Brain Shortcuts: The Stories We Tell Ourselves About Other People

Bringing out the best in ourselves and others starts not with our actions, but with the assumptions that guide those actions, the stories we tell ourselves that we believe simply as “the truth.”

What if those stories are not true? What if “those people” are not whatever assumptions we make about them. What if “that grumpy old guy” is really a sweet, tender, kind and caring man? What if our assumptions about all those other people in our lives are not only wrong, but are getting in the way of creating the humane, healthy world we all want?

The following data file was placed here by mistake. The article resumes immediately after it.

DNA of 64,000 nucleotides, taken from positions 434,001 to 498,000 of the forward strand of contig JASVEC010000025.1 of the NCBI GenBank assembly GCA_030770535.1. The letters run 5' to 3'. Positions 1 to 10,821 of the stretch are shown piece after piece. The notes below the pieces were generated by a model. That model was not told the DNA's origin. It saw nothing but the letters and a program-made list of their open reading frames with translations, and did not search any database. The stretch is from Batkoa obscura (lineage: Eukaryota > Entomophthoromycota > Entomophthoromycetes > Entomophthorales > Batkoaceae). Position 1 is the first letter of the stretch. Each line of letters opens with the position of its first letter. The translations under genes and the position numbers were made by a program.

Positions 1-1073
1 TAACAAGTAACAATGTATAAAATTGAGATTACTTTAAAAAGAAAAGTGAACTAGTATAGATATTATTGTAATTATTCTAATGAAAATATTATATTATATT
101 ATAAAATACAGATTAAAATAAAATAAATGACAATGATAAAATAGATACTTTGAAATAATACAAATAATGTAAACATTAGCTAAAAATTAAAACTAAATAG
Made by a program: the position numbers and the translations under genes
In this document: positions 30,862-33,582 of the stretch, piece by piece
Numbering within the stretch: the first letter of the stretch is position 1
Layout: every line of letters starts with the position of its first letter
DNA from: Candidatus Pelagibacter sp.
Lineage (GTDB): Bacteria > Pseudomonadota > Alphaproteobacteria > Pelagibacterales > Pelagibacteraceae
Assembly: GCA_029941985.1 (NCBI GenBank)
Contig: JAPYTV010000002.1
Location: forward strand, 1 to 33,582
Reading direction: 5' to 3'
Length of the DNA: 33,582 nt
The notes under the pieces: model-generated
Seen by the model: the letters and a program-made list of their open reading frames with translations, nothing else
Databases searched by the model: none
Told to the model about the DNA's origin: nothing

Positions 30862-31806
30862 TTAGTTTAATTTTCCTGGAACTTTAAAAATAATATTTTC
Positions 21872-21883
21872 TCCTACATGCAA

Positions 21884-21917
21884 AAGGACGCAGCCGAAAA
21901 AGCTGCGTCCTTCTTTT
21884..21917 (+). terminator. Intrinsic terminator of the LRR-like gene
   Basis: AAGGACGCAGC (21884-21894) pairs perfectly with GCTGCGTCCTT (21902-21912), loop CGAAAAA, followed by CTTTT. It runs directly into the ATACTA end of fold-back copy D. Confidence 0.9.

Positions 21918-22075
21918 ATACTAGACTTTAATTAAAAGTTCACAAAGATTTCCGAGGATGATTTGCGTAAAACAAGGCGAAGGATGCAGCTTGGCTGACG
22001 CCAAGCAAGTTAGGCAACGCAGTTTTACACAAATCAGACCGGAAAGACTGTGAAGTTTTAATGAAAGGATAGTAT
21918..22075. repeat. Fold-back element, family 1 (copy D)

In this short video, Hildy Gottlieb explains the role of “Brain Shortcuts” in creating our views of reality.

From there, the next step is to ask and listen to other people (and ourselves!) in ways that bring out their best vs. suspecting the worst in them. But the very first step is to understand that what we think of as the stone cold truth about other people may just be a story we are telling ourselves.

1 thought on “Brain Shortcuts: The Stories We Tell Ourselves About Other People”

  1. Such a good reminder. Stephen Covey tells the story of a man and his children on a commuter train leaving NYC. The children were wild and out of control. Covey finally said to the man, “Sir, would you please do something about your children?” To which the man replied, as if from a dream state, “Oh, I’m sorry. We just came from the hospital. Their mother died today and I guess they’re a little upset.”


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